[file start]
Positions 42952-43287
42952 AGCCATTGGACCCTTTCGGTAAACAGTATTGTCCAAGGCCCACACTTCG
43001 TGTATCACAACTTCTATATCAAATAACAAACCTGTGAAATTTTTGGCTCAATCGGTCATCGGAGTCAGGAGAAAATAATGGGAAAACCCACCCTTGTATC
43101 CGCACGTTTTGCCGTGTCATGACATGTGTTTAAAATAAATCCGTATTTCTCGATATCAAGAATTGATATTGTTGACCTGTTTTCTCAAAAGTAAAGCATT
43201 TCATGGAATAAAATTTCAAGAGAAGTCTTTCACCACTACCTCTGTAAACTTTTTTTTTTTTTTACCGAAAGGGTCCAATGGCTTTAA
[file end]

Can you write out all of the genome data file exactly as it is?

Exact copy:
Positions 42952-43287
42952 AGCCATTGGACCCTTTCGGTAAACAGTATTGTCCAAGGCCCACACTTCG
43001 TGTATCACAACTTCTATATCAAATAACAAACCTGTGAAATTTTTGGCTCAATCGGTCATCGGAGTCAGGAGAAAATAATGGGAAAACCCACCCTTGTATC
43101 CGCACGTTTTGCCGTGTCATGACATGTGTTTAAAATAAATCCGTATTTCTCGATATCAAGAATTGATATTGTTGACCTGTTTTCTCAAAAGTAAAGCATT
43201 TCATGGAATAAAATTTCAAGAGAAGTCTTTCACCACTACCTCTGTAAACTTTTTTTTTTTTTTACCGAAAGGGTCCAATGGCTTTAA